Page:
DP16966 What Drives U.S. Corporate Elites' Campaign Contribution Behavior?

Author(s): Edoardo Teso
Publication Date: January 2022
Keyword(s): Campaign finance, Lobbying, U.S. Congress
JEL(s): D72, G38
Programme Areas: Political Economy
Link to this Page: cepr.org/active/publications/discussion_papers/dp.php?dpno=16966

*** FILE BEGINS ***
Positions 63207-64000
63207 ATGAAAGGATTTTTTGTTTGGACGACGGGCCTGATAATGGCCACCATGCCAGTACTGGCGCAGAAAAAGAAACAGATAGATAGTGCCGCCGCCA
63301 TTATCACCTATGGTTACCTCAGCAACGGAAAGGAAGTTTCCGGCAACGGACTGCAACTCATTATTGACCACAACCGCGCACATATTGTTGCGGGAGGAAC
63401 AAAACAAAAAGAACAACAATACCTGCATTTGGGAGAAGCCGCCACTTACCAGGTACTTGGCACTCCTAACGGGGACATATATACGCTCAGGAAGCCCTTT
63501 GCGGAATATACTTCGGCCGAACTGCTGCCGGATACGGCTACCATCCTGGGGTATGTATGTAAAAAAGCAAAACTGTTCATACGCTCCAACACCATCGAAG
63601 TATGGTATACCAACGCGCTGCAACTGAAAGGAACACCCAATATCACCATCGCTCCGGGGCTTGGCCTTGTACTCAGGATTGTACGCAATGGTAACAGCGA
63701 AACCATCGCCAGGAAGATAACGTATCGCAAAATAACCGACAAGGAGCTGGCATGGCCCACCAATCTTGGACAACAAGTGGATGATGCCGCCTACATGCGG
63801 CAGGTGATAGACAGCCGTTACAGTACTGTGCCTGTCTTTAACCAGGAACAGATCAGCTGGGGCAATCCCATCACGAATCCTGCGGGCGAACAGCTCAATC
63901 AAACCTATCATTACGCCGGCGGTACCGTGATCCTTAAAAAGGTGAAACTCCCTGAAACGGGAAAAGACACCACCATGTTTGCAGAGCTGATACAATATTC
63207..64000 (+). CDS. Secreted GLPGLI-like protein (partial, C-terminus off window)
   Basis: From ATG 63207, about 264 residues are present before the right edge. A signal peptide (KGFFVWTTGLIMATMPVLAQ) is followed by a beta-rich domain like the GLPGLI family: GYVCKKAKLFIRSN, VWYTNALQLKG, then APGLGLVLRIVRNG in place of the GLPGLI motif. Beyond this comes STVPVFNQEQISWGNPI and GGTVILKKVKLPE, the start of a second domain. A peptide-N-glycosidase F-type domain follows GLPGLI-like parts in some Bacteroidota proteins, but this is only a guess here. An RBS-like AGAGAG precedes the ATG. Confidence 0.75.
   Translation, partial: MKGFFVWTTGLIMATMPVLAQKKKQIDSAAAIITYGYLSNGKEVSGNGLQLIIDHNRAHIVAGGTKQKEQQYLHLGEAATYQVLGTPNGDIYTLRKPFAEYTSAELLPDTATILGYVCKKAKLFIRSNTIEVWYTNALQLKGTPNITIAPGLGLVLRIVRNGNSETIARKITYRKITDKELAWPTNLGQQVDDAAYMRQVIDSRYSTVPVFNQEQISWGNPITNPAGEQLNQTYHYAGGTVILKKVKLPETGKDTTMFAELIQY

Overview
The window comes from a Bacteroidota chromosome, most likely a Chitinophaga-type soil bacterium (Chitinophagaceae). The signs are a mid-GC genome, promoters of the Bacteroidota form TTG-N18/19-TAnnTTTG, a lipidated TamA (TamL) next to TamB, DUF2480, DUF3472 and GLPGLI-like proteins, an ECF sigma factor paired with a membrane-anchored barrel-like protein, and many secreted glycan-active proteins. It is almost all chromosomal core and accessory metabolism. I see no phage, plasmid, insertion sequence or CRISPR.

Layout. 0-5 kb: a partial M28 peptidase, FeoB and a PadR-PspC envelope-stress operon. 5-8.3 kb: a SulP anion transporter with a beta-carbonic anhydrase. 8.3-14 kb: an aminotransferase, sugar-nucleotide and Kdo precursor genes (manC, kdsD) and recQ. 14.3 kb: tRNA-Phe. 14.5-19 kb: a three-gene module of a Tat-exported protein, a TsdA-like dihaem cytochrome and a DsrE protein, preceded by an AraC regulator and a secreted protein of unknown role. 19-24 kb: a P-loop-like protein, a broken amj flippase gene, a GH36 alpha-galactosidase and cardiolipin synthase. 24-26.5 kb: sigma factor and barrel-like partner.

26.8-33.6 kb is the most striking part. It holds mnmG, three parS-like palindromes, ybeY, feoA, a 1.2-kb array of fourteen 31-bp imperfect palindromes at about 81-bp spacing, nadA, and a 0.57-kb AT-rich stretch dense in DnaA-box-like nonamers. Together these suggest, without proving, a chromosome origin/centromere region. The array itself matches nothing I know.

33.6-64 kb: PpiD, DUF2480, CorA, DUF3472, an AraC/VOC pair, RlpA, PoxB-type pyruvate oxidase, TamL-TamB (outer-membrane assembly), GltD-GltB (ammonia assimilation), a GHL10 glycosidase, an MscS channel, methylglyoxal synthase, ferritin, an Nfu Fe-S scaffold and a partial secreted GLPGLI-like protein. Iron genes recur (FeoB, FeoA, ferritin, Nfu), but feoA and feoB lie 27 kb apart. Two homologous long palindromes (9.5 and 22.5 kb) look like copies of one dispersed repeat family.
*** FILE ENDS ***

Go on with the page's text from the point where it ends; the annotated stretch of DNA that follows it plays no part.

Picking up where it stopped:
Do U.S. corporate elites contribute to political campaigns purely motivated by ideological considerations â?? as typically assumed by the literature on individual donors' drivers of contributions â?? or are their donations also a tool of political influence? I investigate this question using a new panel on the contributions to members of U.S. Congress (MCs) by 401,557 corporate leaders of 14,807 U.S. corporations over the 1999-2018 period. I show that donations increase by 11% when a politician is assigned to a committee dealing with policy issues relevant to a corporate leader's company. The effect is driven by donations to MCs with the greatest power in the committees. The estimates suggest that (i) 13% of the observed gap in corporate leaders' donations to policy relevant versus other MCs is driven by an influence-seeking motive, and (ii) the total corporate leaders' donations that are driven by the influence-seeking motive are about 53% of the overall donations by their companies' PACs to all MCs over the same period.